Technical Paper

Coupled Eulerian Internal Nozzle Flow and Lagrangian Spray Simulations for GDI Systems

An extensive numerical study of two-phase flow inside the nozzle holes and the issuing jets for a multi-hole direct injection gasoline injector is presented. The injector geometry is representative of the Spray G nozzle, an eight-hole counter-bored injector, from the Engine Combustion Network (ECN). Homogeneous Relaxation Model (HRM) coupled with the mixture multiphase approach in the Eulerian framework has been utilized to capture the phase change phenomena inside the nozzle holes. Our previous studies have demonstrated that this approach is capable of capturing the effect of injection transients and thermodynamic conditions in the combustion chamber, by predicting phenomenon such as flash boiling. However, these simulations were expensive, especially if there is significant interest in predicting the spray behavior as well.
Journal Article

Numerical Investigation of Two-Phase Flow Evolution of In- and Near-Nozzle Regions of a Gasoline Direct Injection Engine During Needle Transients

This work involves modeling internal and near-nozzle flows of a gasoline direct injection (GDI) nozzle. The Engine Combustion Network (ECN) Spray G condition has been considered for these simulations using the nominal geometry of the Spray G injector. First, best practices for numerical simulation of the two-phase flow evolution inside and the near-nozzle regions of the Spray G injector are presented for the peak needle lift. The mass flow rate prediction for peak needle lift was in reasonable agreement with experimental data available in the ECN database. Liquid plume targeting angle and liquid penetration estimates showed promising agreement with experimental observations. The capability to assess the influence of different thermodynamic conditions on the two-phase flow nature was established by predicting non-flashing and flashing phenomena.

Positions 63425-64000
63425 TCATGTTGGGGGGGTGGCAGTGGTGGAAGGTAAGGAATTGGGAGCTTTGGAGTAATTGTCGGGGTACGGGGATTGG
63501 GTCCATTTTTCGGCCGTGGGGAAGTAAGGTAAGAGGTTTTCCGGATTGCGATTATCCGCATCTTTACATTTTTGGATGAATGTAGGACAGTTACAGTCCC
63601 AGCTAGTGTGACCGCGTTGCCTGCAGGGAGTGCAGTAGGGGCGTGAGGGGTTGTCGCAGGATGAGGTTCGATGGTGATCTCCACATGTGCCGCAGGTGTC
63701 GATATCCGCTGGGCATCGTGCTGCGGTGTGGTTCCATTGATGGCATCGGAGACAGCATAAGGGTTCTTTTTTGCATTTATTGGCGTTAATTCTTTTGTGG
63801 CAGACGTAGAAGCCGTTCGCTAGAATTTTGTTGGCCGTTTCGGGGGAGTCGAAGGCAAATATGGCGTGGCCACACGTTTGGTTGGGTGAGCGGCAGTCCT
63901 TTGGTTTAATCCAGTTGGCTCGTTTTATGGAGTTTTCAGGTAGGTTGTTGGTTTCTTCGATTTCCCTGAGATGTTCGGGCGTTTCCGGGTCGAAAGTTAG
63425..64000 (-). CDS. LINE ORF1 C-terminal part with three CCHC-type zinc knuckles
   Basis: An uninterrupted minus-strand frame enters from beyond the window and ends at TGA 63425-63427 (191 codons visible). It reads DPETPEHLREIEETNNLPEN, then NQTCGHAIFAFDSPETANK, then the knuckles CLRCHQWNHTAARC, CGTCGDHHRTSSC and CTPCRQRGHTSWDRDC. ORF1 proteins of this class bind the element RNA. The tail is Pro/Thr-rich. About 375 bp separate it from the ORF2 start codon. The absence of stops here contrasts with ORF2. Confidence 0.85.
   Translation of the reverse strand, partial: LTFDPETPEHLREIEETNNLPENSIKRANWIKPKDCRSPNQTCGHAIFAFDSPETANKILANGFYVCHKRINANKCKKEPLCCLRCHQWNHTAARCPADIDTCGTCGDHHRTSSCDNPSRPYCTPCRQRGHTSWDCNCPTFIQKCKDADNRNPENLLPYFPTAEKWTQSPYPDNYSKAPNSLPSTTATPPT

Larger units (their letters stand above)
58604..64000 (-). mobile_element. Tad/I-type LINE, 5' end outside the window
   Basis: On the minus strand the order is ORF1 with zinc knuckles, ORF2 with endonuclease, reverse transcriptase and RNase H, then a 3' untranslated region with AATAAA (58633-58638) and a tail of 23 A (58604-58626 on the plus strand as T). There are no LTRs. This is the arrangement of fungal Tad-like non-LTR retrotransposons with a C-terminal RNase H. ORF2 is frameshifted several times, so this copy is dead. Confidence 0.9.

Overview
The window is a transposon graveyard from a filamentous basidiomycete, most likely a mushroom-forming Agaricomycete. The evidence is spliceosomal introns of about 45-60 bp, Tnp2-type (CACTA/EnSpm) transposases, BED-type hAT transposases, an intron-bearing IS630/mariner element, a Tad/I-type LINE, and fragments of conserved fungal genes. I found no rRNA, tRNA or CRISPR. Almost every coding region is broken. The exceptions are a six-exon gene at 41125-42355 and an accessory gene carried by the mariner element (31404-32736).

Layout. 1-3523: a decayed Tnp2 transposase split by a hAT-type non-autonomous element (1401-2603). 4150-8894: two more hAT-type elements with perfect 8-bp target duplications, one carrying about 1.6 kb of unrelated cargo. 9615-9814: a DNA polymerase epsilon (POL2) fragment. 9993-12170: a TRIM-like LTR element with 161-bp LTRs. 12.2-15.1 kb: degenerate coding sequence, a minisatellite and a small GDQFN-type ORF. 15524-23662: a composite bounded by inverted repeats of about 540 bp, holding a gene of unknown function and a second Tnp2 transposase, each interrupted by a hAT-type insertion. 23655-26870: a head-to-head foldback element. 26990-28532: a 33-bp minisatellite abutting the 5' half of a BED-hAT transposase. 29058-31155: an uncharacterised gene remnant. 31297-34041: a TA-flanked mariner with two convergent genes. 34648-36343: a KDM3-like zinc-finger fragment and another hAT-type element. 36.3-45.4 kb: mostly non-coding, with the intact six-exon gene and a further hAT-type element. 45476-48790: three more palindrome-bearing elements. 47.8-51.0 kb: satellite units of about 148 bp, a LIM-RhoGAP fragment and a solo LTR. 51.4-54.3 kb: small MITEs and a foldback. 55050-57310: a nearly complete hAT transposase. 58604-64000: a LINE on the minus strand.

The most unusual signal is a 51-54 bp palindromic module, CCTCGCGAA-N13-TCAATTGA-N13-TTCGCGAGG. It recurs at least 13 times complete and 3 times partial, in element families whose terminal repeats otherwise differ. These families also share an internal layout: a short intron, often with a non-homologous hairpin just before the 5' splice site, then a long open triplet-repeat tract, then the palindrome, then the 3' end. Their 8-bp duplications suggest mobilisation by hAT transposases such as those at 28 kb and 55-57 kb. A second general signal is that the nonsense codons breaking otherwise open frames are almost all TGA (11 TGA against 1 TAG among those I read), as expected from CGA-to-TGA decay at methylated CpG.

Journal Article

Prediction of the Nozzle Flow and Jet Characteristics at Start and End of Injection: Transient Behaviors

This paper reports investigations on diesel jet transients, accounting for internal nozzle flow and needle motion. The calculations are performed with Large Eddy Simulation (LES) turbulence model by coupling the internal and external multiphase flows simultaneously. Short and multiple injection strategies are commonly used in internal combustion engines. Their features are significantly different from those generally found in steady state conditions, which have been extensively studied in the past, however, these conditions are seldom reached in modern engines. Recent researches have shown that residual gas can be ingested in the injector sac after the end-of-injection (EOI) and undesired dribbles can be produced. Moreover, a new injection event behaves differently at the start-of-injection (SOI) depending on the sac initial condition, and the initial spray development can be affected for the first few tens of μs.